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How Good Boundaries Make Life With Hyperhidrosis Easier

Posted on September 11, 2019

There is an old saying: “Good fences make good neighbors.” Having healthy boundaries in relationships is important for everyone, especially for people with a chronic condition like hyperhidrosis. Setting and defending boundaries allows you to protect your physical and mental health and focus on feeling your best while living with excessive sweating.

Setting boundaries can be hard. Your friends and family may not be used to you saying no or establishing limits for when and how you are available to them. They may not understand the impact hyperhidrosis symptoms like excessive sweating, anxiety, or skin infections have on you. No matter what, you are entitled to establish the boundaries you need to maintain your emotional and physical wellbeing. Setting boundaries to take care of yourself does not make you mean or selfish – it helps you focus on what you need to do to care for yourself.

Here are a few tips for setting boundaries clearly and compassionately:

  1. Use clear, direct language. For example, “I cannot attend the birthday party” is clearer and more direct than “I’m not sure I’ll be able to attend the birthday party.”
  2. Use “I” language and avoid accusations. For example, “I go to sleep early. I am not able to take calls after 9 p.m.” is less accusing than “You always call late and wake me up!”
  3. Don’t try to justify or over-explain your boundary. “No” is a complete sentence. For example, “I’m not able to take on new obligations right now,” is better than “I can’t drive carpool because having so many kids in the car stresses me out, and stress can cause me to sweat even more."

After setting boundaries, do not be surprised if you need to defend them. Some people will likely test your boundaries, especially when they are new. Expect some pushback and consider what a good response might be.

Here are some examples of boundary testing and possible responses:

  1. After saying you cannot attend a party, someone attempts to use guilt to pressure you to go. You could explain that hyperhidrosis isn’t taking that day off, so you will still be unavailable. You could point out that hyperhidrosis is enough of a burden without adding guilt, so you don’t feel guilty about saying no to things that will be bad for you.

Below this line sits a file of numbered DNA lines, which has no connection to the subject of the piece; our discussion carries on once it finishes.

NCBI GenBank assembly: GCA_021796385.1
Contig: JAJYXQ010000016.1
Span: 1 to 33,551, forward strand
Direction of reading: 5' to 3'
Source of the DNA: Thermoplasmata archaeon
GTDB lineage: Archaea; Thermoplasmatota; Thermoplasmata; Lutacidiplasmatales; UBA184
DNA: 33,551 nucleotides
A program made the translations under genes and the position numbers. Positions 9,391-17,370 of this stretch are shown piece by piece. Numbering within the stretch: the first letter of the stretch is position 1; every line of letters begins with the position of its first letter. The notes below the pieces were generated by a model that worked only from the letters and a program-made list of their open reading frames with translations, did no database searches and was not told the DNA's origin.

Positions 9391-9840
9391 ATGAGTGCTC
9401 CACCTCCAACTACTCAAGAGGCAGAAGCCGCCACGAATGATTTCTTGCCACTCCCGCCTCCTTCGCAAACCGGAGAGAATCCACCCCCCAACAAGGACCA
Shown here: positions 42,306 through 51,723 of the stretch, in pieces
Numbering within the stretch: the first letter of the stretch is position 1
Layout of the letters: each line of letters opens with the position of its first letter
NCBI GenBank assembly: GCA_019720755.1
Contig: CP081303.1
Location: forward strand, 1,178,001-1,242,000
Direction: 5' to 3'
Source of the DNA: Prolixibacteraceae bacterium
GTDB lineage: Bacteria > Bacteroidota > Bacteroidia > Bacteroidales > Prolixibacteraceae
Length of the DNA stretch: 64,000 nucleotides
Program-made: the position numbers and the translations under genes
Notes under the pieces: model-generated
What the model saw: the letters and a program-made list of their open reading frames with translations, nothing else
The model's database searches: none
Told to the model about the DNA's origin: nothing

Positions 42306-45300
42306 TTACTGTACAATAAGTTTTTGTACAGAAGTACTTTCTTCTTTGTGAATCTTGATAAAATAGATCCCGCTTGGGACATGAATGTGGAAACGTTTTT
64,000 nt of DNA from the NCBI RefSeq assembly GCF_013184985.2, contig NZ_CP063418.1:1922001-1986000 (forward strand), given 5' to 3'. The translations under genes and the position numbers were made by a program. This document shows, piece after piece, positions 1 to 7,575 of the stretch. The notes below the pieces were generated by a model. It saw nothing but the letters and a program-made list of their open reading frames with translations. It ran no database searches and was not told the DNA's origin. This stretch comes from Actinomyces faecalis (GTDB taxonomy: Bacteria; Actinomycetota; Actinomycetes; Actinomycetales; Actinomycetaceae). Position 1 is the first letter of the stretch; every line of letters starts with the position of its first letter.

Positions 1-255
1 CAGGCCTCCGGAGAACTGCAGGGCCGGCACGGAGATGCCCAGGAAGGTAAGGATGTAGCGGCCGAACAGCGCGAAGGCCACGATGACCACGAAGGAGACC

2. After setting a boundary of no phone calls after 9 p.m., someone calls at 9:15. You could choose to let the call go to voicemail. You could answer and ask whether the call is about an emergency. If it’s not an emergency, ask them to call back in the morning, wish them a good night, and hang up.
  3. After saying no to one new obligation, you are asked to take on another. You can point out that hyperhidrosis is a chronic condition, meaning that it isn’t going away any time soon. Therefore your avoidance of new obligations applies to any new obligations, and if they ask again, the answer will be the same.

After testing your boundaries a few times, most people will understand that they are well-defended and learn to respect them. If you have allies who understand the challenges of excessive sweating, ask them to help you defend your limits with others. Remember, you don’t need to apologize for setting good boundaries that help you stay healthy, manage your symptoms, and feel your best while living with hyperhidrosis.

Here are some conversations from MyHyperhidrosisTeam about setting and defending boundaries:

"I have missed out on job opportunities because of the sweating. And probably friendships, because they just don’t know how to handle it! I have started a list of help for myself to combat all the situations I encounter!"

"I'm sick of people pointing it out, I mean, I know I'm dripping and bright red. But last night was the worst. This morning I'm feeling exposed and really miserable about it."

"I'm totally fed up with pretending I'm all right so loved ones can carry on with their lives thinking I'm OK."

Have you successfully set boundaries that help you manage hyperhidrosis?
What tips would you recommend to help set healthy limits with others?
Share in the comments below or directly on MyHyperhidrosisTeam.

A MyHyperhidrosisTeam Member said:

Stress just makes it worse. Hold your ground. You don't have to explain yourself. Taking that pressure off yourself makes it easier, but don't sit it… read more

posted about 1 month ago

hug

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